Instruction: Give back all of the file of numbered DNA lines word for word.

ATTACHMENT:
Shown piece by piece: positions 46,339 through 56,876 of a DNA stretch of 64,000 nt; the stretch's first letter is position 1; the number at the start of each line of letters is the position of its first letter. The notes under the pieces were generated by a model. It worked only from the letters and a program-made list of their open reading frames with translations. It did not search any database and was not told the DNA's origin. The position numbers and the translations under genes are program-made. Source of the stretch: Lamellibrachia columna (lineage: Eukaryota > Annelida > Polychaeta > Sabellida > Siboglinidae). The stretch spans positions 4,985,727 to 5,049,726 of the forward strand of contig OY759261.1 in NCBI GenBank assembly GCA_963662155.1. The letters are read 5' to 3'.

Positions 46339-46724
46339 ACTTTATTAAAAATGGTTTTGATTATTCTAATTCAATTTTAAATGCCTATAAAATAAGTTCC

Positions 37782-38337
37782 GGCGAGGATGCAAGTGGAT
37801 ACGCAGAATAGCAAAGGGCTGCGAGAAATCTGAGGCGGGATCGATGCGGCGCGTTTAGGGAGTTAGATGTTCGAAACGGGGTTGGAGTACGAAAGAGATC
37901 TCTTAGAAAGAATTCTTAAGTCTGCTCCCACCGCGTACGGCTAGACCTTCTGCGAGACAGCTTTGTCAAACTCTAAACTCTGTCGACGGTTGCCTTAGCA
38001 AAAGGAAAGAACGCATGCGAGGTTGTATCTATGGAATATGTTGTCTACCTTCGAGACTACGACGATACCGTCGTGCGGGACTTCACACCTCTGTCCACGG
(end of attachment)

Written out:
Shown piece by piece: positions 46,339 through 56,876 of a DNA stretch of 64,000 nt; the stretch's first letter is position 1; the number at the start of each line of letters is the position of its first letter. The notes under the pieces were generated by a model. It worked only from the letters and a program-made list of their open reading frames with translations. It did not search any database and was not told the DNA's origin. The position numbers and the translations under genes are program-made. Source of the stretch: Lamellibrachia columna (lineage: Eukaryota > Annelida > Polychaeta > Sabellida > Siboglinidae). The stretch spans positions 4,985,727 to 5,049,726 of the forward strand of contig OY759261.1 in NCBI GenBank assembly GCA_963662155.1. The letters are read 5' to 3'.

Positions 46339-46724
46339 ACTTTATTAAAAATGGTTTTGATTATTCTAATTCAATTTTAAATGCCTATAAAATAAGTTCC

Positions 37782-38337
37782 GGCGAGGATGCAAGTGGAT
37801 ACGCAGAATAGCAAAGGGCTGCGAGAAATCTGAGGCGGGATCGATGCGGCGCGTTTAGGGAGTTAGATGTTCGAAACGGGGTTGGAGTACGAAAGAGATC
37901 TCTTAGAAAGAATTCTTAAGTCTGCTCCCACCGCGTACGGCTAGACCTTCTGCGAGACAGCTTTGTCAAACTCTAAACTCTGTCGACGGTTGCCTTAGCA
38001 AAAGGAAAGAACGCATGCGAGGTTGTATCTATGGAATATGTTGTCTACCTTCGAGACTACGACGATACCGTCGTGCGGGACTTCACACCTCTGTCCACGG